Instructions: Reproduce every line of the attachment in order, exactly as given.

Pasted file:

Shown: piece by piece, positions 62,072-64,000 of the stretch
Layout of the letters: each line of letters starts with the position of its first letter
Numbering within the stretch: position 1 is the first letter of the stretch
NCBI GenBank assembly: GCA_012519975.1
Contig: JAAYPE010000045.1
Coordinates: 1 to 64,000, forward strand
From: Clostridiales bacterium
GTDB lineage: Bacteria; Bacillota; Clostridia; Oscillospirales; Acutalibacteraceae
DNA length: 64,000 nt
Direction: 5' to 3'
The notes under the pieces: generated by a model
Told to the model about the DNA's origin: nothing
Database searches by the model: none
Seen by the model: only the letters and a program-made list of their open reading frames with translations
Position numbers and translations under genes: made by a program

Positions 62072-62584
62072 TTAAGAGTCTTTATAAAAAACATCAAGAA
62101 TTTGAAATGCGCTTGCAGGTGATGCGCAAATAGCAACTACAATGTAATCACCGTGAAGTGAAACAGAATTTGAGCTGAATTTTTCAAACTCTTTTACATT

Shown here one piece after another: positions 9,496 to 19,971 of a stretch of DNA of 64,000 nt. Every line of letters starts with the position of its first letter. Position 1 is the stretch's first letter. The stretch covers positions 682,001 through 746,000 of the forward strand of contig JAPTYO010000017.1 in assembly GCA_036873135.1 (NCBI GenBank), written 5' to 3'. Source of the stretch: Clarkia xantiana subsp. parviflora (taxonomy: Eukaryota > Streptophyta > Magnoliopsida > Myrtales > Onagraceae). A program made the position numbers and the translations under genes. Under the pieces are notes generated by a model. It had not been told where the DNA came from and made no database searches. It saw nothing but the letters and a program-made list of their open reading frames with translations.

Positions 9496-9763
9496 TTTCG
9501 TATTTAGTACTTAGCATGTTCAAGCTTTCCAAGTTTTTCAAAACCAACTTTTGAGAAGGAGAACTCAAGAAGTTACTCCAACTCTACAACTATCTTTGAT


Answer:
Shown: piece by piece, positions 62,072-64,000 of the stretch
Layout of the letters: each line of letters starts with the position of its first letter
Numbering within the stretch: position 1 is the first letter of the stretch
NCBI GenBank assembly: GCA_012519975.1
Contig: JAAYPE010000045.1
Coordinates: 1 to 64,000, forward strand
From: Clostridiales bacterium
GTDB lineage: Bacteria; Bacillota; Clostridia; Oscillospirales; Acutalibacteraceae
DNA length: 64,000 nt
Direction: 5' to 3'
The notes under the pieces: generated by a model
Told to the model about the DNA's origin: nothing
Database searches by the model: none
Seen by the model: only the letters and a program-made list of their open reading frames with translations
Position numbers and translations under genes: made by a program

Positions 62072-62584
62072 TTAAGAGTCTTTATAAAAAACATCAAGAA
62101 TTTGAAATGCGCTTGCAGGTGATGCGCAAATAGCAACTACAATGTAATCACCGTGAAGTGAAACAGAATTTGAGCTGAATTTTTCAAACTCTTTTACATT

Shown here one piece after another: positions 9,496 to 19,971 of a stretch of DNA of 64,000 nt. Every line of letters starts with the position of its first letter. Position 1 is the stretch's first letter. The stretch covers positions 682,001 through 746,000 of the forward strand of contig JAPTYO010000017.1 in assembly GCA_036873135.1 (NCBI GenBank), written 5' to 3'. Source of the stretch: Clarkia xantiana subsp. parviflora (taxonomy: Eukaryota > Streptophyta > Magnoliopsida > Myrtales > Onagraceae). A program made the position numbers and the translations under genes. Under the pieces are notes generated by a model. It had not been told where the DNA came from and made no database searches. It saw nothing but the letters and a program-made list of their open reading frames with translations.

Positions 9496-9763
9496 TTTCG
9501 TATTTAGTACTTAGCATGTTCAAGCTTTCCAAGTTTTTCAAAACCAACTTTTGAGAAGGAGAACTCAAGAAGTTACTCCAACTCTACAACTATCTTTGAT